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1984 by George Orwell

1984 by George Orwell

Eric Blair ("George Orwell")

Eric Arthur Blair (1903 – 1950), known by his pen name George Orwell, was an English novelist, essayist, journalist and critic. His work is characterized by lucid prose, social criticism, opposition to totalitarianism, and support of democratic socialism.

Blair was born in India, and raised and educated in England. After school he became an Imperial policeman in Burma, before returning to Suffolk, England, where he began his writing career as George Orwell—a name inspired by a favorite location, the River Orwell. (Wikipedia)


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How does the novel 1984 start?

How does the novel 1984 start?

The story unfolds on a cold April day in 1984 in Oceania, the totalitarian superpower in post World War II Europe. Actually, “Oceania” is a little too broad, seeing as the superstate encompasses the continents formerly known as the Americas, Australia, parts of Africa, and the British Isles. 1984 takes place on those Isles, now referred to as “Airstrip One.”

The ruling party is known as The Party. The Party is an ominously vague entity with an ominously vague mascot: Big Brother.

Big Brother is there to remind all the Party members and citizens of Oceania not to step out of line.


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Who’s the protagonist of 1984?

Who’s the protagonist of 1984?

In this bleak backdrop, we find Winston Smith. He’s employed as an editor in the records department at the Ministry of Truth, one of the divisions of The Party created to push government propaganda (so, not truth). The Ministry of Truth deals in “Newspeak,” a Party-approved language system specialized in rewriting plain English into catchy slogans like “War is Peace,” “Freedom is Slavery,” and “Ignorance is Strength.”


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Winston at Home and Work

Winston at Home and Work

Winston Smith is depressed and oppressed. He starts a journal of his rebellious thoughts against the Party. If discovered, this journal would be considered a “thoughtcrime”—hence why Big Brother is always watching—and would result in his execution.

At work, Winston becomes curious about Julia, a machine-operator in the Fiction Department. The two begin a secret love affair.

As Winston and Julia fall deeper in love, Winston finds that his views about their government (the Party) change.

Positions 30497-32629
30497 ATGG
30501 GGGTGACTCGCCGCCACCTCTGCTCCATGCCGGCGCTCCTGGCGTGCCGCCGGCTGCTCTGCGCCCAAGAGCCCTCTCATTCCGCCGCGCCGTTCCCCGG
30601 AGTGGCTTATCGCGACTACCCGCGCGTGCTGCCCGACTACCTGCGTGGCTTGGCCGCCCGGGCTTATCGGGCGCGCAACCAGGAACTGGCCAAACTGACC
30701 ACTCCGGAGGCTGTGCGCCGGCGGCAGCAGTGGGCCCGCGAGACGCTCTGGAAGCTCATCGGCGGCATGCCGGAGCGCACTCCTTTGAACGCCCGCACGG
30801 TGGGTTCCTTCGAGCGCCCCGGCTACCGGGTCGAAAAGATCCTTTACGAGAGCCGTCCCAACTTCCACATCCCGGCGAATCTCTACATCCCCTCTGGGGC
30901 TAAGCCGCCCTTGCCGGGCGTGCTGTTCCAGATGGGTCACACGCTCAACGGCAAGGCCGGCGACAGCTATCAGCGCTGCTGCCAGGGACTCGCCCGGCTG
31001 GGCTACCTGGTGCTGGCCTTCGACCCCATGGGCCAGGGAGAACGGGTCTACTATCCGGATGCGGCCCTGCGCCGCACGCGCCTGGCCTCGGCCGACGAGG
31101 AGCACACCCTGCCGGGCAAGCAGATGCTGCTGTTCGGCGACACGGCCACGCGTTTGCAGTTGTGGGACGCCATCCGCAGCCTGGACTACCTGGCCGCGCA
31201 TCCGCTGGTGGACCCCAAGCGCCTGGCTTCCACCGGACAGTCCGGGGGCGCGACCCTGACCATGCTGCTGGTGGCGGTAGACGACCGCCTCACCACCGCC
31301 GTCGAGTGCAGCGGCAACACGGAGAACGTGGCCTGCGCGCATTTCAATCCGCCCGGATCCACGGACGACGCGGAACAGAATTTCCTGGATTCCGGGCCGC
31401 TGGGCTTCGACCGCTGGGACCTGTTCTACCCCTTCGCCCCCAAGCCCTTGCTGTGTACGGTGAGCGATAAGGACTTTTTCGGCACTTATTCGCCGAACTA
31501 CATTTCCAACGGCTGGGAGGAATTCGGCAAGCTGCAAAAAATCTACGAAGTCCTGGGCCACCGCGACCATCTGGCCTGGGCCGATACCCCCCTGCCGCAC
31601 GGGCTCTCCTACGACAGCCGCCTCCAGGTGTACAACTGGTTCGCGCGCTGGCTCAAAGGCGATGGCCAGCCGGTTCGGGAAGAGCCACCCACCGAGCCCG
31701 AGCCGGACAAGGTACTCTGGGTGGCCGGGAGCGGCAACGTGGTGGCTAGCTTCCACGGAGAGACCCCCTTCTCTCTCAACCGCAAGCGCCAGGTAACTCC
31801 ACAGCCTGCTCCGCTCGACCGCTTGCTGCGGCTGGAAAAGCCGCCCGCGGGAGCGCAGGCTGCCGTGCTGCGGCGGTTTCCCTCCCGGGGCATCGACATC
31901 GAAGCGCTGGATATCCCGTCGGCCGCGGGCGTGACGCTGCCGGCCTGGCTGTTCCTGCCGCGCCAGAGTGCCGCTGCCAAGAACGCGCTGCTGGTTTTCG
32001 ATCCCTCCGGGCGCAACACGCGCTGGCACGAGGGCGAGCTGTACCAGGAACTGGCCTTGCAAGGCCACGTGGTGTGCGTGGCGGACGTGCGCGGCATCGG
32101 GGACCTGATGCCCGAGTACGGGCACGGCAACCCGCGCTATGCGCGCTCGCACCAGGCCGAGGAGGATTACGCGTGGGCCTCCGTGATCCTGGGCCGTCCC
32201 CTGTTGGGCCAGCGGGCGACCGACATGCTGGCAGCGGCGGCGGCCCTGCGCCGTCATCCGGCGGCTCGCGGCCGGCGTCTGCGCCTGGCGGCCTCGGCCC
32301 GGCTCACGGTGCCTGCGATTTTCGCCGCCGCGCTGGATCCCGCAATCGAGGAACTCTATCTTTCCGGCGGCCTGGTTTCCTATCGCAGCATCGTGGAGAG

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Winston Rebels

Winston Rebels

Winston is drawn to the revolutionary "Brotherhood,” because, well, they're revolutionary. The Brotherhood is supposedly a group of dissidents led by the mysterious Emmanuel Goldstein.

In reality Emmanuel Goldstein is just be a fictitious “enemy of the state” created by The Party to help them rally citizens against “thought criminals.” Eventually, Winston makes contact with O'Brien, who Winston thinks is a member of the Brotherhood, but who in actuality is a member of the Thought Police.


53 reads

Winston and Julia Caught

Winston and Julia Caught

Winston and Julia are apprehended by the Thought Police. The happy couple is then brought to the Ministry of Love, where criminals and opponents of the Party are tortured, interrogated, and "reintegrated" before their release and ultimate execution. O'Brien runs the show as far as Winston's torture sessions are concerned.


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How does 1984 end?

How does 1984 end?

Months after being arrested, poor Winston Smith is sent to Room 101, where every person who enters is faced with their greatest fear. For Winston, it’s rats. Musing on the impending rats-chewing-on-his-face scenario, Winston calls out, "Do it to Julia!" That's pretty much what O'Brien was looking for, so Winston gets to go back to being a happy member of the rat race. Released, Winston's heart is filled with love for the Party. Even when he and Julia meet again by chance at the Chestnut Tree Café, they feel apathetic towards each other. He has been successfully converted and destroyed.


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George Orwell 1984 Quote

George Orwell 1984 Quote

“Who controls the past controls the future. Who controls the present controls the past.”

-George Orwell, 1984


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Introverted Extravert


1984 by George Orwell


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